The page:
This may look like "proof of death," but those are relaxed horses


Riding Stella up the hill through the vineyards

messy hair; don't care

Riding up and down Matthews Creek Lane


Riding beyond Matthews Creek to the old logging roads



Snacking on the last cherries of the season
Pretty to look at, but don't touch the poison oak!

In August, I saw an appeal from the Morgan Horse Association of Oregon asking for participants in the Battle Between Breeds class at the State Fair. Even though I said "forget about showing" in my last post, this wasn't really showing; this was just being a breed representative dressed up for dressage doing walk/trot with a group of Morgans. I offered to take part, asked some questions to know how to prepare, and looked forward to a September 1st outing to further Stella's exposure to the world beyond our hill. Little did I know just how much exposure we'd get!

On the day of the class, I hauled my horse and gear to the state fairgrounds, got Stella settled in a stall provided by the MHAO, unloaded our gear, walked Stella around the grounds for a look-see (SO much to see!), saddled her up and rode in the warm-up arena, and gave her a bath (a shout-out out to my DH for lending a hand!). After a short break (it was H.O.T.), I braided Stella's mane, tacked her up, donned my show clothes, and headed back to the now-buzzing warm-up arena. Then the announcer invited – no, requested –the Battle Between Breeds participants to ALL come in and warm up in the show arena so the audience could enjoy the horses before the class. The State Fair Horse Show arena is a notoriously scary place, with a tall, solid wall and the audience perched high above, so I welcomed the chance for Stella to see it before the class. But *wow* were there a lot of horses warming up; I counted five different breed groups – Morgans, Saddlebreds, Mules, Drums, and Gypsy Vanners. I sure hoped my tense, apprehensive horse would be able to relax a bit when we went back in to show with just Team Morgan. Um, except when it was time for the class to start (after we all exited the show arena), the announcer ushered everyone, all SIX breed teams (a final team of Clydesdales rode up just in time to start the class), back into the ring to show as one giant class! What a trial by fire;  I never would have agreed to participate if I'd known what we were in for. But I couldn't back out at that point, so I did my best to keep my mare between me and the ground, and not blow it for the team. And we succeeded! Team Morgan won blues for both the rail portion and the halter portion!!!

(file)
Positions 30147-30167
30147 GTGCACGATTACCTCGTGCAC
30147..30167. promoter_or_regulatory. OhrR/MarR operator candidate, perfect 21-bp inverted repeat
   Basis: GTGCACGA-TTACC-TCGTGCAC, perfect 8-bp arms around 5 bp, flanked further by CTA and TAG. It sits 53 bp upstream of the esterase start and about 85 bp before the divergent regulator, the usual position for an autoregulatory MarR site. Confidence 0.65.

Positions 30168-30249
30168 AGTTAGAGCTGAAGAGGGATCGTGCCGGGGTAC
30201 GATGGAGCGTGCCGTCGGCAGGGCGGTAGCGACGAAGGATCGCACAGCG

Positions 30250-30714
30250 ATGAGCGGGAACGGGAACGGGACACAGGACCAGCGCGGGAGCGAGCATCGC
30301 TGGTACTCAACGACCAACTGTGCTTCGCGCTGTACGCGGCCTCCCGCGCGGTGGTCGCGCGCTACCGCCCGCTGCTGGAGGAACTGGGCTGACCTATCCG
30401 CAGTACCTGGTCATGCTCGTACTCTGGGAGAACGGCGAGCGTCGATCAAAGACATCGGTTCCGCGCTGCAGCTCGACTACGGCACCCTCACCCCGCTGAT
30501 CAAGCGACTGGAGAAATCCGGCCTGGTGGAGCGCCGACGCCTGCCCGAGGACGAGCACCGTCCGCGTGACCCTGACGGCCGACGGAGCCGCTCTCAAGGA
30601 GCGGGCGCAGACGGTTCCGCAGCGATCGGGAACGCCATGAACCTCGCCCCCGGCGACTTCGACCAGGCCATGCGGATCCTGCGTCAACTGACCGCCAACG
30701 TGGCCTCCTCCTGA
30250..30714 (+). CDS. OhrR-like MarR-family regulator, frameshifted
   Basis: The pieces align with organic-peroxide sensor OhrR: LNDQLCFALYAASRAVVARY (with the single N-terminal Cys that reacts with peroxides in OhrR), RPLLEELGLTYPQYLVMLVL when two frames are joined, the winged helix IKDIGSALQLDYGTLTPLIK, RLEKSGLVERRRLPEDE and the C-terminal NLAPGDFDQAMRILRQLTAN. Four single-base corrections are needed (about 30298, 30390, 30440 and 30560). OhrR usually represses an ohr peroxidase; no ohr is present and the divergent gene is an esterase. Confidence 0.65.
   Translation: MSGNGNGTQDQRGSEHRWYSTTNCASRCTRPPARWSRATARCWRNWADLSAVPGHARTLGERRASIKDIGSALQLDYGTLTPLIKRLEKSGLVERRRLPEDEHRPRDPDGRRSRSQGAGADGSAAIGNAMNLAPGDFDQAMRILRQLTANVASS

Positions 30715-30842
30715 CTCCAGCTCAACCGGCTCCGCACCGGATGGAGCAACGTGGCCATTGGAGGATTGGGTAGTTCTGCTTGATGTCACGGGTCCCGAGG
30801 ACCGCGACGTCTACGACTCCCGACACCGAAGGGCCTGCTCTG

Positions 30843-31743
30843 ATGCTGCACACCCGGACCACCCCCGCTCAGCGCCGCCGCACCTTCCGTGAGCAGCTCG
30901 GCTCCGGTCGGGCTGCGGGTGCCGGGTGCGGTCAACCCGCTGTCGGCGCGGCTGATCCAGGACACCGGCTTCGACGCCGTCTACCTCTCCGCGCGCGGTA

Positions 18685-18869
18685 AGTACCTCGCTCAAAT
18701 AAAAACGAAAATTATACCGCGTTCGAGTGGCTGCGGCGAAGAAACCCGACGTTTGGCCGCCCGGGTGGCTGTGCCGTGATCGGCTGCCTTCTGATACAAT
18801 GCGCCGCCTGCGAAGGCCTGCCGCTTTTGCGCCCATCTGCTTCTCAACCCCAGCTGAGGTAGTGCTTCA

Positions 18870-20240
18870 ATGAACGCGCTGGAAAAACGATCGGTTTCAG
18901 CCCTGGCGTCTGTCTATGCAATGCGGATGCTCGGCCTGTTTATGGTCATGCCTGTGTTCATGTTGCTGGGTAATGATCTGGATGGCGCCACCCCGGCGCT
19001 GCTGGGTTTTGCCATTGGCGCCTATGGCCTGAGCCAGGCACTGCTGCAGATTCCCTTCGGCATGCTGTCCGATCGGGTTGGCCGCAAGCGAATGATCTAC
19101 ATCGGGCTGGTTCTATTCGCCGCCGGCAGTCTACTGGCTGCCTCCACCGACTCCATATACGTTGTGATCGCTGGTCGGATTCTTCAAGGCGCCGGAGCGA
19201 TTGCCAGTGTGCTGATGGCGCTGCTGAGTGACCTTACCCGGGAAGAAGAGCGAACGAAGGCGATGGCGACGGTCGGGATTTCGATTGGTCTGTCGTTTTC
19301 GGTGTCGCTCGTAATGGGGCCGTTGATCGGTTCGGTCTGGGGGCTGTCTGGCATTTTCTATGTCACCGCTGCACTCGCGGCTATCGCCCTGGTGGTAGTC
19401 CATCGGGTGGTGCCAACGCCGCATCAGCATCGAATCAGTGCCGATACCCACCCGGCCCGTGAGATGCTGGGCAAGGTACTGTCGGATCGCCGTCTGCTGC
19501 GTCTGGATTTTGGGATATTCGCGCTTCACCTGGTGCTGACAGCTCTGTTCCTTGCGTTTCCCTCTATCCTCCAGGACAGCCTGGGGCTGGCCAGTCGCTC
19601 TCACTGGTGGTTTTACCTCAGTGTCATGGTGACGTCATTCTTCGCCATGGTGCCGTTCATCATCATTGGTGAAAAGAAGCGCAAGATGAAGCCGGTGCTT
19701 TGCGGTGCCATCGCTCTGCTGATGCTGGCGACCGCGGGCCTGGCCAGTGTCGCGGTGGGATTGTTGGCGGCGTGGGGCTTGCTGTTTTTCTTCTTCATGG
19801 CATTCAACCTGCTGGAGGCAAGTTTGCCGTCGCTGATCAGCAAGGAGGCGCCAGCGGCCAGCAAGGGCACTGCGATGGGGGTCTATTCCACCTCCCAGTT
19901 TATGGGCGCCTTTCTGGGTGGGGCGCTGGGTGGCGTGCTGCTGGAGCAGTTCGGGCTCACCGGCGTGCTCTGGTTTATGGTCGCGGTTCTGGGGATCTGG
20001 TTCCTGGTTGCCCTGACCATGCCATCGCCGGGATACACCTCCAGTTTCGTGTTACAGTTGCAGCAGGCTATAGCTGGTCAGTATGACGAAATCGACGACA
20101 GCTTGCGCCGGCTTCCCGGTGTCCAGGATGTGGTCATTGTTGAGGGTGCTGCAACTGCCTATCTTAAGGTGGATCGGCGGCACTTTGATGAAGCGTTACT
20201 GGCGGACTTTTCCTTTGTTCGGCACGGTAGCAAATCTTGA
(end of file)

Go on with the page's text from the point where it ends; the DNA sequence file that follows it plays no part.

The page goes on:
in the warm-up arena

alert and tense

a quiet moment posing for the hubby

Team Morgan heading into the show arena

a glimpse of the crowded class


letting her stretch

lining up after the rail portion


too bad the judge didn't ASK for a rein-back!

I declined a neck ribbon; thought it might unnerve Stella (more)

leaving after the rail portion


Team Morgan with their blue ribbons (the palomino was our halter rep)

so proud of my girl in overwhelming circumstances!

I'm still waiting for the official state fair horse show photographer to post his photos; I'll share if any are good enough to do so.

A long-time horse friend who came and watched commented on Stella's often-open mouth, suggesting a flash noseband might help. Stella has always had a busy mouth; I decided to add the flash. Here she is processing the addition:
busy, busy, busy

it's pretty loose; she could eat blackberries on the trail

filter-enhanced; gorgeous girl!

Next up: From zero to sixty!